When using microstepping, a step motor will require more “step pluses” to move the motor. For instance if you are using 16 microsteps (the default on the Big Easy Driver) per step, a 200 step motor would require 3200 “step pluses” to make a full revolution. Just take note when you wonder why telling it to step 200 steps barely rotates the motor.

Microstepping will reduce the maximum speed / torque of the motor (about 30% less), so it is a trade of speed vs smooth. Because of this, many high end drivers switch to full stepping (no microstepping) at higher speeds, and technically, you could do that with the big easyDriver, but it’s too complex for me to figure out, so I wont be covering that.

Adjusting the microstepping

The Big Easy Driver defaults to 16 step microstepping mode. If you want to reduce that, you can do so by pulling the MS1, MS2, and MS3 pins HIGH (connecting them to 5V) or LOW (connecting them to GND). Check out the chart on the side to see how make the adjustments.

Nov
26

Sensing Humidity With The HIH-4030 + Arduino

arduino, Humidity, Sensor, tutorials Commenti disabilitati su Sensing Humidity With The HIH-4030 + Arduino 

Humidity is weird. Even though we experience it all the time, it’s not something we can normally guess with any accuracy. This is probably because when we talk about humidity, we are talking about relative humidity. Relative humidity is relative to temperature, so a change in temperature alone is enough to change the relative humidity. This makes guessing the humidity extremely hard.

Well luckily measuring relative humidity is pretty simple with the HIH-4030. The HIH-4030 is a low-power, analog output sensor.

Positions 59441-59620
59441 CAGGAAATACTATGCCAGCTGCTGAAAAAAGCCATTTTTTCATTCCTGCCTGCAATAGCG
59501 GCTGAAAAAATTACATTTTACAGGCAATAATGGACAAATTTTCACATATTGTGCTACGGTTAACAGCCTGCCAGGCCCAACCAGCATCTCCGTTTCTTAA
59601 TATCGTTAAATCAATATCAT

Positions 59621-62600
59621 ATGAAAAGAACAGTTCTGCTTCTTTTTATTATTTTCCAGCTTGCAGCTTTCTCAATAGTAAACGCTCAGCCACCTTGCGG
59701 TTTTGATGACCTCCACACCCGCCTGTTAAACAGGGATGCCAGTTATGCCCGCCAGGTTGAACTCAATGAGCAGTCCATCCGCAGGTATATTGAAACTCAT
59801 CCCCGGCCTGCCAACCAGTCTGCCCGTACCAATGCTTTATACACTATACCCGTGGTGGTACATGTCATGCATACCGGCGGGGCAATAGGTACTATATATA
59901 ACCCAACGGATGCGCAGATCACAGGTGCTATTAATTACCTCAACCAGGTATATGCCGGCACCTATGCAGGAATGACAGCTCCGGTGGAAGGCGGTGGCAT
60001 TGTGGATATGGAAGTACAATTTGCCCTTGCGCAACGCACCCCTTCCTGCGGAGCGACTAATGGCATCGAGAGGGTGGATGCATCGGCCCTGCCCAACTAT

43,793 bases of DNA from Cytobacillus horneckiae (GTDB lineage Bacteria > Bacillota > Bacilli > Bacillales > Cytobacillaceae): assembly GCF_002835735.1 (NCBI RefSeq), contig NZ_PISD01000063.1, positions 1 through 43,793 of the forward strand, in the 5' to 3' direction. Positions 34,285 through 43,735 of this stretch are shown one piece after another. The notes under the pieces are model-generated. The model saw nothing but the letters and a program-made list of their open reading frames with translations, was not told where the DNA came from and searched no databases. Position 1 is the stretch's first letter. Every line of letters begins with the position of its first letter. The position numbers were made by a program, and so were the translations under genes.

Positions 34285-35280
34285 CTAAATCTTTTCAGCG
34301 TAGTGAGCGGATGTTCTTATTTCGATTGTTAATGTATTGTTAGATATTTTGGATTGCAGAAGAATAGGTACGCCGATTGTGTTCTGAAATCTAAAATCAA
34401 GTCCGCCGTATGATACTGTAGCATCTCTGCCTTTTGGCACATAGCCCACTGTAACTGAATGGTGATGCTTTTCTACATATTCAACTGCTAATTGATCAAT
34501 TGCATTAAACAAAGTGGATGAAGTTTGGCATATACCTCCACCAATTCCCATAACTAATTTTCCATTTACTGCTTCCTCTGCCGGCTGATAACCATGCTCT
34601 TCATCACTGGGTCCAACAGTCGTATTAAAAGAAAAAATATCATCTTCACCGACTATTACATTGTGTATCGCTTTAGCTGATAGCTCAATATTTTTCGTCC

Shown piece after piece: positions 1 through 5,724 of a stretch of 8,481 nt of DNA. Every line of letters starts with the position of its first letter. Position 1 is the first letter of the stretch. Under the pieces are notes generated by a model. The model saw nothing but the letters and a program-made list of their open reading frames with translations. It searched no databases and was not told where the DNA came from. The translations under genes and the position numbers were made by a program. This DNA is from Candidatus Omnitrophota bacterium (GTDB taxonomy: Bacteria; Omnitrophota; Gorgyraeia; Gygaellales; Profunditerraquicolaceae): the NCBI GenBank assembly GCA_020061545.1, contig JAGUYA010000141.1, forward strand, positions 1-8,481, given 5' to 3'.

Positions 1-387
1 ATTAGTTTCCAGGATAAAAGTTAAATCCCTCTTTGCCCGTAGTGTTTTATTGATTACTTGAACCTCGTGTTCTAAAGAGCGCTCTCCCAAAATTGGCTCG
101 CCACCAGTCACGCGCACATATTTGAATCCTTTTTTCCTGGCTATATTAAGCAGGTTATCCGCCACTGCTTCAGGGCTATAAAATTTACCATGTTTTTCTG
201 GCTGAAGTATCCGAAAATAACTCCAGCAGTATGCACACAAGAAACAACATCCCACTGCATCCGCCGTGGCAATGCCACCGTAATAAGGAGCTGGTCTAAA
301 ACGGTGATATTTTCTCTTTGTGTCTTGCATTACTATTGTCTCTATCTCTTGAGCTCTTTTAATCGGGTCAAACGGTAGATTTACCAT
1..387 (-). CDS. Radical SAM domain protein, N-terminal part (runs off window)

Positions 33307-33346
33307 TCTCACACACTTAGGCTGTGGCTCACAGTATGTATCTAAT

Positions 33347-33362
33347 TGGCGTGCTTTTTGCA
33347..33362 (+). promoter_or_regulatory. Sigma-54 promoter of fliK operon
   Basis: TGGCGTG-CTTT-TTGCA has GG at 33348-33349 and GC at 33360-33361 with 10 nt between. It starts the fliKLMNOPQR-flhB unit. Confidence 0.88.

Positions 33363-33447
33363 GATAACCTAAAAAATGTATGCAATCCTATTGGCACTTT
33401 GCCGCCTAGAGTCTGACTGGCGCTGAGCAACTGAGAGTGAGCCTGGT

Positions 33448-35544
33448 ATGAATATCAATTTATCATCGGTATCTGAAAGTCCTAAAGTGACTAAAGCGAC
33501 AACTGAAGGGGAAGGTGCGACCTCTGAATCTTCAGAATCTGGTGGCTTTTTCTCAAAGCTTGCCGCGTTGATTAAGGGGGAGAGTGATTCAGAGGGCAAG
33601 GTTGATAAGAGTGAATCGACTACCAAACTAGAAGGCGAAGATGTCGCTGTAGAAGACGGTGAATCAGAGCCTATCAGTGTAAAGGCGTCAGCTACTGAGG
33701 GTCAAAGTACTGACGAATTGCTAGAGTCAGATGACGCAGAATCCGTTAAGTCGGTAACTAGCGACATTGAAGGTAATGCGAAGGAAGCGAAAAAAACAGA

Hooking It Up

Hooking up the HIH-4030 to your arduino is super simple, just power it with 5V / Ground, and connect the out to an analog pin on the arduino. You may be able to run it with 3.3v, I haven’t tried it. But if you do, you need to change the “supplyVolt” value in the code from 5.0 to 3.3.

Code

Note that because determining relative humidity requires knowing an accurate temperature, you are going to want to use this in conjunction with a thermometer. To simplify things for you, the code just has a hard coded temperature that we pass to a function to get the humidity. You will want to replace that value with the value from your thermometer.

Also note that the sensor is sensitive to light, so for best performance, shield it from bright light.

Suggested Thermometers (with article):
TMP102
DS18B20

//From the bildr article http://bildr.org/2012/11/hih4030-arduino/

int HIH4030_Pin = A0; //analog pin 0

void setup(){
  Serial.begin(9600);
}

void loop(){

  //To properly caculate relative humidity, we need the temperature.
  float temperature = 25; //replace with a thermometer reading if you have it
  float relativeHumidity  = getHumidity(temperature);

  Serial.println(relativeHumidity);

  delay(100); //just here to slow it down so you can read it
}


float getHumidity(float degreesCelsius){
  //caculate relative humidity
  float supplyVolt = 5.0;

  // read the value from the sensor:
  int HIH4030_Value = analogRead(HIH4030_Pin);
  float voltage = HIH4030_Value/1023. * supplyVolt; // convert to voltage value

  // convert the voltage to a relative humidity
  // - the equation is derived from the HIH-4030/31 datasheet
  // - it is not calibrated to your individual sensor
  //  Table 2 of the sheet shows the may deviate from this line
  float sensorRH = 161.0 * voltage / supplyVolt - 25.8;
  float trueRH = sensorRH / (1.0546 - 0.0026 * degreesCelsius); //temperature adjustment 

  return trueRH;
}
Unless otherwise stated, this code is released under the MIT License – Please use, change and share it.